William W. Blackwell

by Edmund Starling, 1886

WILLIAM W. BLACKWELL was born in Henderson on the fifth day of April, 1849, and was educated at the best private schools in the town. In early life he engaged, with his father, in merchandising, and soon displayed remarkable business capacity. There are few men his superior in business intelligence and far seeing judgment, Several years ago he was given a partnership with his father in the hardware business, and the success of the firm testifies to his eminent qualifications as a cool, clear headed, calculating man.

Shortly after the institution of Ivy Lodge, No. 21, Knights of Pythias, in 1873, Mr. Blackwell became a member, and, from his initiation, evinced a great interest in the order. By a close study of its laws and mystic aims, he soon became one of the best posted members of his opinion was regarded as reliable upon all matters concerning the order. As an evidence how studiously he applied himself, he first entered the Grand Lodge as a Representative of Ivy Lodge (after having presided in his own lodge) in September, 1877, at its session held in the City of Covington, and was, by that body, elected Grand Master of Exchequer for the term following. At the session of the Grand Lodge, held in Lexington in 1878, he was advanced to the position of Grand Vice Chancellor on the first ballot over five competitors. At the September session, 1880, at Louisville, he received the honorable rank of Past Grand Chancellor for services rendered as Grand Chancellor. At the session of 1881, held at Maysville, he was elected Supreme Representative for four years, from January 1st, 1881, to December 21st, 1885, to represent the Grand Lodge of Kentucky in the Supreme Lodge of the world. Since that time this commission has been extended six year's election, to 1889. He represented Kentucky at the Supreme meeting, held at Detroit, Michigan, in August, 1882, and there received the Supreme Lodge Degree, the highest honor in the order. He also represented the Grand Lodge at the Supreme meeting held in New Orleans in April, 1884, and at Toronto, Canada, in July, 1886, and will, nothing preventing, represent Kentucky at the Supreme meeting to be held in Cincinnati, in 1888. Mr. Blackwell is the youngest Knight who has ever passed the executive chair of the Grand Lodge of Kentucky, being only thirty years of age when elected Grand Chancellor. He is the only Supreme Representative ever elected south of the Ohio River. As another evidence of his worth, he was presented, at the session of 1880, held in Louisville, with a handsomely engrossed resolution of thanks for services rendered as Grand Chancellor. This was done by a unanimous vote, and is the first and only time the honor has ever been paid a Grand Chancellor. Mr. Blackwell is a member of the Supreme Lodge Finance Committee, composed of five members, and ranks second in the list. He has twice visited Washington City for the purpose of auditing the books of the Endowment Rank. By authority of the Supreme Chancellor of the world, Howard Douglass, on the twenty-fourth day of December, 1886, Mr. Blackwell was appointed aide-de-camp with the rank of Colonel, on the staff of Major General James R. Carnahan, Commander in Chief of the Uniform Rank, the grandest body of disciplined soldiers in the world. There are now over five hundred divisions, forty thousand Knights in uniform. It is predicted the grand pageant in Cincinnati, in 1888, will surpass any display of military, ever witnessed on this Continent. Mr. Blackwell has just completed the compilation of the revised Constitutions of the Grange and Subordinate Lodges, a duty assigned him by the Grand Lodge. His report is a masterly one and has been attended by a multitude of perplexing surroundings. In honor of his distinguished services as a Knight, and high character as a man, on Friday evening, September 9th, 1887, at Marion Ky., Blackwell Lodge, No. 57, was instituted, named in his honor, and composed of the best men of the town and surrounding country. As a speaker, Mr. Blackwell has few superiors, and upon several occasions, has won the plaudits of his fellow Sir Knights, by his sound reasoning, interspersed by whit and humor. The time is not far distant, when he will be exalted to the distinguished position of Supreme Chancellor of the world, a position he is so eminently qualified and fitted for. On Tuesday, October 5th, 1869, at the residence of his wife's parents, in Evansville Indiana, Mr. Blackwell married Miss Marcia A. Stinson, and unto them has been born one son,  Ernest, a bright young man, a chip of the old block. As Gas Commissioner, Mr. Blackwell was tendered the Supreme Secretaryship of the Endowment Rank, K. of P., at a salary of $3,000, but declined it.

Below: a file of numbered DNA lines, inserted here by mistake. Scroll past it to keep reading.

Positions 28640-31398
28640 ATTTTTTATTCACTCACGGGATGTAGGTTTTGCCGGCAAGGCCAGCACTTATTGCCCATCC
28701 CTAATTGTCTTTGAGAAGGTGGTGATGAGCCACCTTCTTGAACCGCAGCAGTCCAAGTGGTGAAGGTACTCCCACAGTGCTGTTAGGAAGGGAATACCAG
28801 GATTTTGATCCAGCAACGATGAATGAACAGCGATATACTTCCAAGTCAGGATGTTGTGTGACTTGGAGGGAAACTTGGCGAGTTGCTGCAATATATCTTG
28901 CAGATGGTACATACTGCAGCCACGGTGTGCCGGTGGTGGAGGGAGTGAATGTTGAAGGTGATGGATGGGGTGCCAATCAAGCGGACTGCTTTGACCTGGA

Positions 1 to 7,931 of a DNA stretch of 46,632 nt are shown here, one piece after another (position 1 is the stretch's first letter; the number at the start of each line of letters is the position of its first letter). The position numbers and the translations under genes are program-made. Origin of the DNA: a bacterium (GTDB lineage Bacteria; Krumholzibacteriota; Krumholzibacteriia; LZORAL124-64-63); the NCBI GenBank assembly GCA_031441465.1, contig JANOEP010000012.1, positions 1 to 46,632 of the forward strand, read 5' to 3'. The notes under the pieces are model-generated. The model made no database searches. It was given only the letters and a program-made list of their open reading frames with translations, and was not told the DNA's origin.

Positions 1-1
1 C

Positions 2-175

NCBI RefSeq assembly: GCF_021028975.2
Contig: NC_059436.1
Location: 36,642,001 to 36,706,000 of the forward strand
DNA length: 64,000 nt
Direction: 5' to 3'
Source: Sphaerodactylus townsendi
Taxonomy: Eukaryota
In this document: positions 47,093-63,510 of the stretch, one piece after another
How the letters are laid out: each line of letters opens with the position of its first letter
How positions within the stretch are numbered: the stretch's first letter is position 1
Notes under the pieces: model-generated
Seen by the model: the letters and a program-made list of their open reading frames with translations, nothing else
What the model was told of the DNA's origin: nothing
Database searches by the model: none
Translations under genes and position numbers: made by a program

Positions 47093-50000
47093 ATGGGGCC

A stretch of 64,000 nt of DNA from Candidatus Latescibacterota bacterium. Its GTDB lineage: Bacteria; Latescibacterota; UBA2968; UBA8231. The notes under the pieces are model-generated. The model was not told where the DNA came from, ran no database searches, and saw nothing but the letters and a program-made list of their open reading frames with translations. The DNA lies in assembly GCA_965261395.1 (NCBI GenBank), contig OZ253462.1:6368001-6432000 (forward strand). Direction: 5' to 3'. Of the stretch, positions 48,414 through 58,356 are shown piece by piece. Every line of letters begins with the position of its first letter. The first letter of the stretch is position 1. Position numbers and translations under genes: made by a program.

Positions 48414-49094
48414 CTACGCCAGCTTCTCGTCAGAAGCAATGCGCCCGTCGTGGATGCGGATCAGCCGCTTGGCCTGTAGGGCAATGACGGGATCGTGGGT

The History of Henderson County, Kentucky by Starling 1887 page 778-80;

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